He writes, for example, that after the former president fell from a bucking horse in Mexico in 1989, his doctors detected probable signs of Alzheimer’s in removing a blood clot that formed between his skull and brain. But such a procedure does not involve a brain biopsy that doctors would need to diagnose dementia.
Moreover, Mr. Reagan was flown to a military hospital near Tucson — not taken to San Diego, as his son writes — and the blood clot, a subdural hematoma, was removed weeks later at the Mayo Clinic in Rochester, Minn.
In the interviews, Ron Reagan genially acknowledged the errors and said that if he had anticipated the controversy he created, he “would have done more due diligence in terms of pinning down dates.”
When his father was president, Mr. Reagan, then a professional dancer with the Joffrey Ballet, visited him two or three times a year. Now 52, the younger Reagan has been a radio and television talk show host, commentator and magazine writer. In the book, he writes that he did not want his father to run for a second term, partly because of political differences (Ron has long been liberal) and partly because of his concern about Mr. Reagan’s health — not the possibility of Alzheimer’s, but the near-fatal gunshot wound he sustained in a 1981 assassination attempt.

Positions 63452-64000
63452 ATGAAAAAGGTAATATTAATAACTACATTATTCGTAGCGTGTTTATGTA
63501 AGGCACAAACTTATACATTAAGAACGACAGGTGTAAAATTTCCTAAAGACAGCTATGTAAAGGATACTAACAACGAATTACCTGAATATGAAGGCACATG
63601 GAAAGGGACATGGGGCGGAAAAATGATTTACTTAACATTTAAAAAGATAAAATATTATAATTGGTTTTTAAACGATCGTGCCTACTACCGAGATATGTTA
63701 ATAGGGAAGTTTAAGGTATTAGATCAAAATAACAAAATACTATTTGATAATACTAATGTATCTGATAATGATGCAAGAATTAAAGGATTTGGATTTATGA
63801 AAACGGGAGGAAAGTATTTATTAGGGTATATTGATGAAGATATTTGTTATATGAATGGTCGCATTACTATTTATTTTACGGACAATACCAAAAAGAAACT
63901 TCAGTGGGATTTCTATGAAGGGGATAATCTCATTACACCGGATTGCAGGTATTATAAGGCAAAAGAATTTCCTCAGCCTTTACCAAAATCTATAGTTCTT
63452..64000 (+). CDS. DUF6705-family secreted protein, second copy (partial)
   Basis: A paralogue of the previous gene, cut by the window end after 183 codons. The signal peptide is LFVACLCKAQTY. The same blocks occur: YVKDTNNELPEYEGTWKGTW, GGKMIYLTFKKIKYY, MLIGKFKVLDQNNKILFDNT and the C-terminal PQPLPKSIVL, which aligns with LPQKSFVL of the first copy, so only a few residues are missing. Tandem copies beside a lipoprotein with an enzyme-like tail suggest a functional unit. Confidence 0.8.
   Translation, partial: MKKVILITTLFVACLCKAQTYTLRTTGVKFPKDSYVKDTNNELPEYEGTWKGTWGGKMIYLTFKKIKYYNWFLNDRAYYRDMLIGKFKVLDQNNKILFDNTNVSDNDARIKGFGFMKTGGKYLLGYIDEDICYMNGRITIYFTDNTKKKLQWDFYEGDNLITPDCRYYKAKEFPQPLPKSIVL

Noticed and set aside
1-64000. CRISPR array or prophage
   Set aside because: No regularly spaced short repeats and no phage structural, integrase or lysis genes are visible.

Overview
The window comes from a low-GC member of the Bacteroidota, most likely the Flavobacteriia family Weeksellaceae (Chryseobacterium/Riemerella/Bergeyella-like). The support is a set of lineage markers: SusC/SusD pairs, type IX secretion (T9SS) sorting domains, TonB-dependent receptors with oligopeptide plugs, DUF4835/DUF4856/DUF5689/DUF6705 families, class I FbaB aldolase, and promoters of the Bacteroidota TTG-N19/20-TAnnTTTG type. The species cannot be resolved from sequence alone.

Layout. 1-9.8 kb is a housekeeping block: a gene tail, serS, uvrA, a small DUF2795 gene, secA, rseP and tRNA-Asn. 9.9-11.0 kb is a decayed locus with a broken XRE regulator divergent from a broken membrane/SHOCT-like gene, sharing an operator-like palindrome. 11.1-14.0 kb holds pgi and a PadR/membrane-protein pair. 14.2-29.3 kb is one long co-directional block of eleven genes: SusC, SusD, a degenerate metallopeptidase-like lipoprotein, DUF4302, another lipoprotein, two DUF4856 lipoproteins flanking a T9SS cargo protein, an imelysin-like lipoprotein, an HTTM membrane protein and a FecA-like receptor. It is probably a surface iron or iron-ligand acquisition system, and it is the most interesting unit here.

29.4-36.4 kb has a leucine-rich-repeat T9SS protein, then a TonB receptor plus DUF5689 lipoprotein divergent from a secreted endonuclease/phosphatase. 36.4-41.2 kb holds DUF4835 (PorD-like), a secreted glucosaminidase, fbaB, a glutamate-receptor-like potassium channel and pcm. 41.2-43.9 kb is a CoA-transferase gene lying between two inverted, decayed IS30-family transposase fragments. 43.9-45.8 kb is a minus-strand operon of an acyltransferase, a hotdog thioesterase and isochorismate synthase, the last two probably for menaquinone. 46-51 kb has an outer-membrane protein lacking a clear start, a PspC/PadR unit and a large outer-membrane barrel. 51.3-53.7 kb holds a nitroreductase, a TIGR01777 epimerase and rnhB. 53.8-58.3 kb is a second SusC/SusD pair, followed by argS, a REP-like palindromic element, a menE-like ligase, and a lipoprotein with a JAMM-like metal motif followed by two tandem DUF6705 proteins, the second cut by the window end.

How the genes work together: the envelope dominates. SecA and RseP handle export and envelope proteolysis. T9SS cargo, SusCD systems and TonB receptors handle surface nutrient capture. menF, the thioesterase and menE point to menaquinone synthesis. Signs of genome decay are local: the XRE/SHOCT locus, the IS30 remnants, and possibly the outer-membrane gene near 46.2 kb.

Understandably, the son’s memories about his father’s Alzheimer’s focused on when it first produced symptoms. The anecdotes that he cites are either well known or lack convincing evidence for Alzheimer’s.
For example, he recounts the 1984 re-election campaign, when his father performed dismally as he floundered through his responses and was lost for words in his first debate with his opponent, Walter F. Mondale. But Mr. Reagan performed well in the second debate, 11 days later.
While spending a day in the Oval Office in 1987, the younger Reagan noticed that aides were providing his father with scripted index cards — a technique he often used when giving speeches — for phone calls lasting five minutes at most, implying signs of a failing memory. But in an interview, Mr. Reagan said it was “hard to know what to make of that” — and laughed as he said he was using similar notes in our conversation.
The son noted little things that he could not explain and to which he did not attach a name at the time. Based on knowing his father’s demeanor and cognition over a lifetime, the observations created an impression “that something was amiss.” But, he wrote, he did not want to leave an impression that his “father was catatonic or mumbling incoherently” at any period in the White House.
In his last months, Mr. Reagan held court from a hospital bed in his den, uncomplaining and gently agreeable. By this time he looked younger; his face had lost many of its worry lines and wrinkles. But as he stopped eating and drinking and his kidneys failed, Mr. Reagan lost the decade-long battle with Alzheimer’s and died on June 5, 2004.
Alzheimer’s hereditary patterns are not precisely known. Ron Reagan said he is aware that he is at risk for the disease. But he has not had genetic tests for it, and has not been asked or volunteered to take part in any study of the family history of Alzheimer’s.
Care-To-Go provides home care and caregivers in the Phoenix, Scottsdale, Chandler and Gilbert areas.